Beautiful Dark Twisted Fantasy, with the punch line right up front. No fantasy in his overstimulated cranium could ever compete with the hallucinatory reality he’s crafted for himself.
Jimi Hendrix’s legacy as one of the greatest Rock guitarists of all time has never been in jeopardy. Even the market flood of inferior recordings released as bootlegs in the years immediately following Hendrix’s tragic passing in 1971 failed to tarnish his image as a trailblazing innovator whose best work was likely (and scarily) still down a path he would sadly never get to travel. But because Hendrix was an almost pathological recordist, a vast trove of documentation exists detailing the brief and brilliant tenure of one of Rock’s most compelling figures.
In the aftermath of the legal wrangling that surrounded Hendrix’s estate, the victory of the Hendrix family has resulted in a steady stream of legitimate releases that have served to enhance the guitarist’s legacy, the latest being the weighty four-disc/one DVD box set, West Coast Seattle Boy. For casual Hendrix fans, Seattle Boy might be more than they can process and even those more than peripherally aware of his vast posthumous catalog could find the amount of material contained in the box somewhat daunting. For the diehard completist, however, Seattle Boy’s four discs are a fascinating partial history of the guitarist’s world-altering journey and an absolute necessity.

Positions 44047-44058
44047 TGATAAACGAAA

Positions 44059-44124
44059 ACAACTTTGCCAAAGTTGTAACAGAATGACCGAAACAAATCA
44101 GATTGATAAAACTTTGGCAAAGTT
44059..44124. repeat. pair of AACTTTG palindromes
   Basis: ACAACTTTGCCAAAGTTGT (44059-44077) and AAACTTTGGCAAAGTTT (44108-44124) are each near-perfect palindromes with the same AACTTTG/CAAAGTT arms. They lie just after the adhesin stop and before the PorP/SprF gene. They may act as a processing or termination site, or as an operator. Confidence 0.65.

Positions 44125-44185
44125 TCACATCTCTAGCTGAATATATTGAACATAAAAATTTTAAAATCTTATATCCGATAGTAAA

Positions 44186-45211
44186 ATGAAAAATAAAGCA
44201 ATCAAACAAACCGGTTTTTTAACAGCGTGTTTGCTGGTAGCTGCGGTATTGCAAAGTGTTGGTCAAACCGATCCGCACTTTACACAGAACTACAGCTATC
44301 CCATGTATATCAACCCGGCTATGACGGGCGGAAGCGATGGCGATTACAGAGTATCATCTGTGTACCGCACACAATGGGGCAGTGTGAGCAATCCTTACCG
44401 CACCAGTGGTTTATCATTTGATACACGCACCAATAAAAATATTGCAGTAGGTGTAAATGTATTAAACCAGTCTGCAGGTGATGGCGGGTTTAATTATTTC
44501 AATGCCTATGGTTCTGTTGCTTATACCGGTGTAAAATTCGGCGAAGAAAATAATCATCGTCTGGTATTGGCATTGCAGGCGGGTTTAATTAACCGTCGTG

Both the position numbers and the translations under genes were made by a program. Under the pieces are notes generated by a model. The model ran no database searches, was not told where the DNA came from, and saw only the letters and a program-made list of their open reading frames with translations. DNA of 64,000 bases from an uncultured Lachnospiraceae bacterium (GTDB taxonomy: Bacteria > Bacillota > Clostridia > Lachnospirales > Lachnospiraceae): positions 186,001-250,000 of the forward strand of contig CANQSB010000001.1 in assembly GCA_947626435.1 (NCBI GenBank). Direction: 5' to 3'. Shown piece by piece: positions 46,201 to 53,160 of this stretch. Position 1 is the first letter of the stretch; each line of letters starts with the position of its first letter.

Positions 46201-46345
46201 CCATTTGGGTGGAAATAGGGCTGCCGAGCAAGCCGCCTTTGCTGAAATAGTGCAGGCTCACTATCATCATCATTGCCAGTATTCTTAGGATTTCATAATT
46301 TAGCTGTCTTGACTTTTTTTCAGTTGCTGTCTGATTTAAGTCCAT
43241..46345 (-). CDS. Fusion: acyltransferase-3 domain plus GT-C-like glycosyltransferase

The box’s first disc is also the first time that Hendrix’s apprenticeship on the so-called “chitlin’ circuit” has been documented outside of poorly recorded and pressed bootlegs, including his stints with the likes of The Isley Brothers, King Curtis, Little Richard and Don Covay. Clearly, Hendrix is more or less in the background on these tracks; it was his flashy and charismatic playing that initially attracted and ultimately alienated his employers and his irrepressible style shines brightly even as a sideman.